As the Democratic Republic of Congo gears up for elections scheduled for November, opposition parties are strategizing how best to win at the ballot box. Incumbent President Joseph Kabila's second term is coming to an end in December and the constitution bars him from running for another term.
The recent move is a coalition that has handpicked Katanga's former governor, Moise Katumbi (pictured above) to run for the top job. The wealthy businessman has, however, not given any signs whether he intends to be on the ballot paper.
DW spoke to Christoph Vogel, a researcher on the DRC at the University of Zurich in Switzerland.
DW: How strong is this new opposition coalition? Does it have what it takes to unseat President Joseph Kabila?
Christoph Vogel: This most recent opposition movement is actually known under its acronym, AR, which means Alternation for the Republic. But this only regroups a number of pretty small opposition parties with some heavyweight politicians that have had very influential positions in the past, for instance former minister and rebel leader Mbusa Nyamwisi and a few other personalities such as former presidential candidates, parliamentarians and so on.
These parties, I think they are 15 or 16 in total, they do not represent a lot of political weight these days. But it's actually the second coalition of opposition parties that has come out speaking in favor of former Katanga governor Katumbi to run in the next presidential elections.
Certainly, there is some momentum of increased support for a possible candidacy of Katumbi, but specifically this most recent coalition doesn't add so much weight to another coalition of parties referred to as the G7 that has been coming up with a similar proposal a few weeks ago.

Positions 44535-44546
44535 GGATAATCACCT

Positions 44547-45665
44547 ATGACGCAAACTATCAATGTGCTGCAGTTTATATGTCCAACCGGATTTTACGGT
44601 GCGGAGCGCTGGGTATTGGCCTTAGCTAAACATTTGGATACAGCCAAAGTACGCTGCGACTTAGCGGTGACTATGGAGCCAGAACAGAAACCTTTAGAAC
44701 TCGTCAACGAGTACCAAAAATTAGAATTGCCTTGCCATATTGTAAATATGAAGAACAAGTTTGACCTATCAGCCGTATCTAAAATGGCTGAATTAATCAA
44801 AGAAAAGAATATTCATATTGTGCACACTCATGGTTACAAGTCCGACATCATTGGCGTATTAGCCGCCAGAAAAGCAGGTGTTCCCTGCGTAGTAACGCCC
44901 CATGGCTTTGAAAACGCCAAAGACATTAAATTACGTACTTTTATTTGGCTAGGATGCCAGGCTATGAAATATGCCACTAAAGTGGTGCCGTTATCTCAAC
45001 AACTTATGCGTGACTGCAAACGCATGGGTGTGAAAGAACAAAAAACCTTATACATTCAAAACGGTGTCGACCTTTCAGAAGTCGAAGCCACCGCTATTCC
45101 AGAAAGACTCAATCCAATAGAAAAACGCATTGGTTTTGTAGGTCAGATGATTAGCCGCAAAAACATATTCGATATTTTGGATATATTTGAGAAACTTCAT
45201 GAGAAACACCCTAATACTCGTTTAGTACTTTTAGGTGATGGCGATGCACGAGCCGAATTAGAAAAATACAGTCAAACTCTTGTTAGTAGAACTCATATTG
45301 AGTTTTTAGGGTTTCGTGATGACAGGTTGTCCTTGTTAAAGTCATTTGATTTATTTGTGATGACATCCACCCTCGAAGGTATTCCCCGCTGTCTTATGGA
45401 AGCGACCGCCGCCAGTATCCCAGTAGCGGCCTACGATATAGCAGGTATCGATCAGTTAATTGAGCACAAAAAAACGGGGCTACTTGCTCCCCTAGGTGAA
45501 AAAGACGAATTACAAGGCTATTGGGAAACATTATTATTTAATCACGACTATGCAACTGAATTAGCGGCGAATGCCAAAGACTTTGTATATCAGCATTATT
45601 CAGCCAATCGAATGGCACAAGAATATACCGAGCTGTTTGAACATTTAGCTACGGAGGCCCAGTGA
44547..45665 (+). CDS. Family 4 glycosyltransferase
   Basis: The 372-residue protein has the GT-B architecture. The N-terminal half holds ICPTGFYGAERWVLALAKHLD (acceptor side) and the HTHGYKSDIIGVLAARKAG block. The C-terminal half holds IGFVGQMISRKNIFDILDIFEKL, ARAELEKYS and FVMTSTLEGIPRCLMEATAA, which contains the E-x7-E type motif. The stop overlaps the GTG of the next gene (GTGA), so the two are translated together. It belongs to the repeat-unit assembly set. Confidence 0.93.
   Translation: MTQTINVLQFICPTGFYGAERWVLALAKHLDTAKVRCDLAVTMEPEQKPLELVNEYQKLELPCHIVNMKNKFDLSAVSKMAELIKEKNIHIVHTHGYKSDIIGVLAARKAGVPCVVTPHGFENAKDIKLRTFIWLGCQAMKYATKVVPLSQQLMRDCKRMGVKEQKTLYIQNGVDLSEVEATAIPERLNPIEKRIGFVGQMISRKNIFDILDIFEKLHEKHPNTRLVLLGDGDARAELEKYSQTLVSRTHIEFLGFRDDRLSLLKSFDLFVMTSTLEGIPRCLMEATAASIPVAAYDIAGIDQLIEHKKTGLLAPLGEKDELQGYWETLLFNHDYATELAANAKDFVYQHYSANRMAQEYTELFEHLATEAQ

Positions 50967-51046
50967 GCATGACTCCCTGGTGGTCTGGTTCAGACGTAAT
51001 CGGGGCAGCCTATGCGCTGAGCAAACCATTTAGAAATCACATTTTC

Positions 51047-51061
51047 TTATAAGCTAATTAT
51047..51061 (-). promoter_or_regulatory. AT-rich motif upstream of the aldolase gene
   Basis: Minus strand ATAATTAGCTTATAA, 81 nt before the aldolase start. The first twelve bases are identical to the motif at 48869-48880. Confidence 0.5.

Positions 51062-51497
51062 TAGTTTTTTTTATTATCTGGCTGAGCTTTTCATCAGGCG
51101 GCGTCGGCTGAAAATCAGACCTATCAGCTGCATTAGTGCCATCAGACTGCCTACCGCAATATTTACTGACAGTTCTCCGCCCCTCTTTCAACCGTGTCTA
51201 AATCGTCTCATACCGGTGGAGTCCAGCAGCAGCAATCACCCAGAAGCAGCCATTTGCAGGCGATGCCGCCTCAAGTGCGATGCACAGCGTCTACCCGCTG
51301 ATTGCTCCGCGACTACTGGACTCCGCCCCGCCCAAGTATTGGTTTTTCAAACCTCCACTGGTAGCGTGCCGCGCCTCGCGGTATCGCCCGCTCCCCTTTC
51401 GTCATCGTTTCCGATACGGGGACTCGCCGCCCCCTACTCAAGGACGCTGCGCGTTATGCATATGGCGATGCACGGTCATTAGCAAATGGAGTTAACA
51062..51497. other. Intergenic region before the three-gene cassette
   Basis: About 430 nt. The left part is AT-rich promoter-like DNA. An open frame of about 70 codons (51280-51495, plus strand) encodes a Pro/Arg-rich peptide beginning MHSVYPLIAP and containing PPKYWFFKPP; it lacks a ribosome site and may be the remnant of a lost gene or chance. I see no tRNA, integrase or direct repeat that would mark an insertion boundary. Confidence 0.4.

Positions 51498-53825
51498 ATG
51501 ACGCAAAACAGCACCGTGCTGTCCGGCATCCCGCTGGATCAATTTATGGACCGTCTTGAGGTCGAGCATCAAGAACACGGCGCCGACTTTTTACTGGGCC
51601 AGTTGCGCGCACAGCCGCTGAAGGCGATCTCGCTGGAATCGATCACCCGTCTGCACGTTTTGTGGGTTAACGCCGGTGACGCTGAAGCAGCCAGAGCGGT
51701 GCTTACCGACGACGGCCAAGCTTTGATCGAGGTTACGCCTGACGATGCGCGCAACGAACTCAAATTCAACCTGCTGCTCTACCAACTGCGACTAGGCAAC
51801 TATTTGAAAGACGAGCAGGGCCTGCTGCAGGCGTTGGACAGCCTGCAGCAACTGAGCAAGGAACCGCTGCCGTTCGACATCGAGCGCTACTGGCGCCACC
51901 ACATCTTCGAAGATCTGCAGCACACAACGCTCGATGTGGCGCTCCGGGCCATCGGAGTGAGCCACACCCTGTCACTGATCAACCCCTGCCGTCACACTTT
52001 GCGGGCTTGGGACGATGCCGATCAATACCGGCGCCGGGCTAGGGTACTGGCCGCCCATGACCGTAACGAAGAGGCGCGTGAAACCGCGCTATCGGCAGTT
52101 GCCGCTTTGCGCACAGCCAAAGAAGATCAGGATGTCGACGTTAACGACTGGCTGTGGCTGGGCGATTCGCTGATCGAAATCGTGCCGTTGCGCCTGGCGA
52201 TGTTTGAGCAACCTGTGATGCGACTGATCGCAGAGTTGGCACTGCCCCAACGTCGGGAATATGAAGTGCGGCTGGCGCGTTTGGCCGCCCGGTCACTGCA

Katumbi was a former governor in the government of President Joseph Kabila. What change can we expect him to bring to the people of DR Congo?
Katumbi has been the governor of Katanga for quite a few years which is a province that existed until the country implemented its decentralization plan. As Katanga governor, Katumbi was widely praised for leading the province with a very keen sense for business, there were comparatively good situations for all sorts of investments especially in the mining sector. But recently, he left politics and the ruling coalition for the time being. He hasn't declared himself whether or not he intends to run for president.
The electoral commission has said it needs more time to prepare for the elections, which could imply that the polls may not take place in November 2016. Could this postponement trigger violence?
It's completely true that many observers and voices based outside the Congolese political scene seem to be more and more convinced that these elections will happen with at least a few months of delay. However, it's very difficult to speculate about whether this will immediately lead to violence or riots. As we have seen in the past in the Congo, large scale violence on the streets since at least the early 90s has been a very rare phenomenon.
Is the DRC politically mature to hold a peaceful vote?
I think from a western perspective it's a bit complicated to talk about things like whether or not an African country or former colony is politically mature because we [the west] tend to have very paternalistic views on these issues and I don't want to contribute to that. However, what is clear is that the DRC is definitely approaching a period of high political contestation. According to the current constitution, the incumbent President Kabila is not supposed to run again for presidency. Under this situation, we see an increase in political competition, particularly between the government and the opposition, but also to some extent, between opposition parties which have so far not agreed on a joint candidate.
Christoph Vogel is a senior fellow at the Congo Research Group and a researcher at the University of Zurich in Switzerland.